Counting Fish | Estimating the Gulf of Maine's Fish Population
“Give those flounder a swirl, people!” shouts Geoff Shook, our watch chief. “There could be lots of things hiding beneath.” Alas, there are: shrimp and four-inch eel-like fishes. “Sand lance,” Palmer says, holding one up. “Big part of the cod story.”
I’d love to follow up on that, but I’m frantically sorting shrimp into one basket, sand lance into another, trying to dodge the snapping claws of the lobsters. Cold seawater pumps across the belt and the floor to keep the fishiness to a minimum.
Shook backs me up and, once the conveyor belt is bare, delivers the bad news: My basket of herring is actually a mishmash of sea herring and river herring, a.k.a. alewives. Shook shows me how alewives are stubbier and flatter than sea herring, despite the same silver coloring. “You’ll get better,” he says, unconvincingly, sorting the two species into different buckets.
But there’s no time to study before we divide into two-man teams to work up the catch. I’m partnered with Nikolai Klibansky, a grad student from North Carolina. Klibansky is our “cutter,” while I’m the “recorder.” We position ourselves at a workstation with a cutting board and several touchscreen monitors and grab a basket of fish.
Klibansky lines up the first fish on a magnetized scale and plunks down a magnet at its tail. Length and weight automatically enter the Fisheries Scientific Computer System, known as “Fiscus.” Klibansky cuts open the fish’s belly and announces its sex and maturity as I punch the data into the monitor. Klibansky cuts out the stomach and squeezes its goopy contents onto the board, picking through the mush with tweezers and calling out the names of prey species, as I tap it all into Fiscus. (In herring, the goop looks like orange Cheez Whiz, but in large fish like cod, sometimes whole herring ooze out, looking almost ready to swim away.)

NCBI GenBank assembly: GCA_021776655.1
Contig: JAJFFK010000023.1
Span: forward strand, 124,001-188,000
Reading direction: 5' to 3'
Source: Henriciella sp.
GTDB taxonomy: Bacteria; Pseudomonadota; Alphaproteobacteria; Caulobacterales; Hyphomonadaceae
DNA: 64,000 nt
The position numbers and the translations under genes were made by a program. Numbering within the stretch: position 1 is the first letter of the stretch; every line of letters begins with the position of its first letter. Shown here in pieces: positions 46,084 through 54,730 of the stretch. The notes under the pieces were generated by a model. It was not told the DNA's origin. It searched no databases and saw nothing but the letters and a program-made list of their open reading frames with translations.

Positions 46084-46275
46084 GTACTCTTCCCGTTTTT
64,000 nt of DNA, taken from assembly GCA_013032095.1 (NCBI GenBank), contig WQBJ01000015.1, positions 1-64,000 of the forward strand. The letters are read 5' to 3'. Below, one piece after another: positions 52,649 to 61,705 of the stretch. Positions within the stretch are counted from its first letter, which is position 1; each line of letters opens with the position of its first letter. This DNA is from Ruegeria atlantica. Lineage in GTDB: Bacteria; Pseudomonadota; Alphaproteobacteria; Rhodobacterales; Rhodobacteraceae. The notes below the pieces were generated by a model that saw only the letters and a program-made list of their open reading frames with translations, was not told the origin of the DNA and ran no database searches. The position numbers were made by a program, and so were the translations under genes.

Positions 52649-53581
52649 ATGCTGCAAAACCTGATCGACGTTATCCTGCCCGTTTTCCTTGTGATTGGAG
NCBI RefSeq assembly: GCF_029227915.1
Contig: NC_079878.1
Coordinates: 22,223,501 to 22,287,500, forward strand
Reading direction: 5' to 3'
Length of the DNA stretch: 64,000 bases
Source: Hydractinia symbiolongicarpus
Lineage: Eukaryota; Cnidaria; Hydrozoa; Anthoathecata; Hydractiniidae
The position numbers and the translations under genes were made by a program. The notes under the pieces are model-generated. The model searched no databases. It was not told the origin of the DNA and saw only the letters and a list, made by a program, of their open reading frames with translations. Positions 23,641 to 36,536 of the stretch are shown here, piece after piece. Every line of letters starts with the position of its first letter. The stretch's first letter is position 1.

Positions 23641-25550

Klibansky then breaks open the head with a fillet knife, fishing around inside with tweezers for the otoliths—tiny ear bones that can tell you a fish’s age, like tree rings—and I slip them into envelopes I’ve tagged with matching labels and barcodes. Sometimes we check liver weight, sometimes gonad weight. Sometimes we freeze shrimp and herring for other researchers who don’t have the luxury of collecting their own.
To let us move quickly without consulting the screen, Fiscus makes a sound when each piece of information is recorded. After experimenting with all sorts of sounds that would stand out, the software engineers at Woods Hole settled on the burps made by the Budweiser frogs. One of the three stations says “Bud,” the next says “weis,” and ours says “er.” Every now and then, everything lines up, and a perfect “Bud-weis-er” rolls down the wet lab, an especially cruel choice for a dry government vessel. The sounds for other recorded data include a whip crack and a jaguar screech.
“Those are mine,” Fiscus’s chief engineer, Dave Chevrier, tells me proudly. Chevrier, who anchors the night watch, has spent more than 100 days at sea each year for years, observing and tweaking his software in real-world conditions. To keep himself entertained, he keeps tabs on how many fish each cutter processes. Chevrier, who has processed the most fish two years in a row, jumps into an early lead after the first few days and confidently predicts a three-peat. Palmer is a distant second. Klibansky and I have a firm grip on last place.